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Separating Perfusion and Diffusion Components From Diffusion Weighted MRI of Rectum Tumors Based On Intravoxel Incoherent Motion (IVIM) Analysis

N Tyagi

N Tyagi*, K Wengler , Y Mazaheri , M Hunt , J Deasy , M Gollub , Memorial Sloan-Kettering Cancer Center, New York, NY


WE-G-18C-9 Wednesday 4:30PM - 6:00PM Room: 18C

Purpose: Pseudodiffusion arises from the microcirculation of blood in the randomly oriented capillary network and contributes to the signal decay acquired using a multi-b value diffusion weighted (DW)-MRI sequence. This effect is more significant at low b-values and should be properly accounted for in apparent diffusion coefficient (ADC) calculations. The purpose of this study was to separate perfusion and diffusion component based on a biexponential and a segmented monoexponential model using IVIM analysis.

Methods. The signal attenuation is modeled as S(b) = S0[(1-f)exp(-bD) + fexp(-bD*)]. Fitting the biexponetial decay leads to the quantification of D, the true diffusion coefficient, D*, the pseudodiffusion coefficient, and f, the perfusion fraction. A nonlinear least squares fit and two segmented monoexponential models were used to derive the values for D, D*,`and f. In the segmented approach b = 200 s/mm² was used as the cut-off value for calculation of D. DW-MRI’s of a rectum cancer patient were acquired before chemotherapy, before radiation therapy (RT), and 4 weeks into RT and were investigated as an example case.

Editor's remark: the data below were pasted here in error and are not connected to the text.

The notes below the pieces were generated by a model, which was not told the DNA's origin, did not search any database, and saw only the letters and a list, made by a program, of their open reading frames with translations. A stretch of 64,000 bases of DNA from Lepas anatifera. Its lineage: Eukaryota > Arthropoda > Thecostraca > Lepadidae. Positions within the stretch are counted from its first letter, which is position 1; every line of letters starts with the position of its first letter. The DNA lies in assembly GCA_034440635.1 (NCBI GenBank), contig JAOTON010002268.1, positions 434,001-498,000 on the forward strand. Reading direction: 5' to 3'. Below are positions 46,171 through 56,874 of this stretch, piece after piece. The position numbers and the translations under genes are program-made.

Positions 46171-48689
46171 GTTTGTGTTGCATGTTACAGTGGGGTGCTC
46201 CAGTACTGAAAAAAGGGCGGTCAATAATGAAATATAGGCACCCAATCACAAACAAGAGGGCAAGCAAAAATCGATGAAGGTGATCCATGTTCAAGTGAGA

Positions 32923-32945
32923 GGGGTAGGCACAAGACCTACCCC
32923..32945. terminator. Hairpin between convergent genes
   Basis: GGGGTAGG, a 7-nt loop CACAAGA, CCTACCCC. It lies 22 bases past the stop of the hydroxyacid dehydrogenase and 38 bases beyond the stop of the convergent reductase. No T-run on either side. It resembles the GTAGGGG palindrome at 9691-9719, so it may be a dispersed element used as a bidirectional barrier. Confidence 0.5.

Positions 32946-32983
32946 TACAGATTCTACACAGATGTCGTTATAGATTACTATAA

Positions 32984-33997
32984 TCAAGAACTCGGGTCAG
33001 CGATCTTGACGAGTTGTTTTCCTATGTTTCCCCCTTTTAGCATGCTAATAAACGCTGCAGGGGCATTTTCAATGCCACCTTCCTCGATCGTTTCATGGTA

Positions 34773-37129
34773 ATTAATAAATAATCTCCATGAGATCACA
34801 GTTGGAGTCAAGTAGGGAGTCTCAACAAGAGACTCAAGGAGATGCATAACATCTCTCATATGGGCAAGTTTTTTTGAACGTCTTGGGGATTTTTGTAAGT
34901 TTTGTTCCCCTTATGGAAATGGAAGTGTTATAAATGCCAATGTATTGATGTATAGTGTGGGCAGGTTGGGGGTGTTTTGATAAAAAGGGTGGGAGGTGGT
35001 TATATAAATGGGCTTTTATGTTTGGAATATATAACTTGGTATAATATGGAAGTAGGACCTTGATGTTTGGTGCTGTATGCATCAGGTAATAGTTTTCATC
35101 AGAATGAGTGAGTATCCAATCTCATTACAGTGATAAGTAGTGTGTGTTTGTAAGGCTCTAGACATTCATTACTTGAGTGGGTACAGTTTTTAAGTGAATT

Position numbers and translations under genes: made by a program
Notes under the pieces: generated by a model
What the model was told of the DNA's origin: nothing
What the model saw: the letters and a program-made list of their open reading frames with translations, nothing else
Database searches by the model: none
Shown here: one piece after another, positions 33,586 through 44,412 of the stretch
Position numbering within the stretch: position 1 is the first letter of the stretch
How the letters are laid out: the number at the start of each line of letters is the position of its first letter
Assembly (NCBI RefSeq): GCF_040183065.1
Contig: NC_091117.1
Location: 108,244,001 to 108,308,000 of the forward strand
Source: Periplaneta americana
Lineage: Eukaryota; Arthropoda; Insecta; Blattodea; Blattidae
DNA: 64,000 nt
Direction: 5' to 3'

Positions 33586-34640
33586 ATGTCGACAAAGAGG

Results: Mean ADC for the tumor drawn on the DWI cases was 0.93, 1.0 and 1.13 10⁻³x mm²/s before chemotherapy, before RT and 4 weeks into RT. The mean (D.10⁻³ x mm²/s, D* 10⁻³ x mm²/s , and f %) based on biexponential fit was (0.67, 18.6, and 27.2%), (0.72, 17.7, and 28.9%) and (0.83,15.1, and 30.7%) at these time points. The mean (D, D* f) based on segmented fit was (0.72, 10.5, and 12.1%), (0.72, 8.2, and 17.4%) and (.82, 8.1, 16.5% )

Conclusion: ADC values are typically higher than true diffusion coefficients. For tumors with significant perfusion effect, ADC should be analyzed at higher b-values or separated from the perfusion component. Biexponential fit overestimates the perfusion fraction because of increased sensitivity to noise at low b-values.

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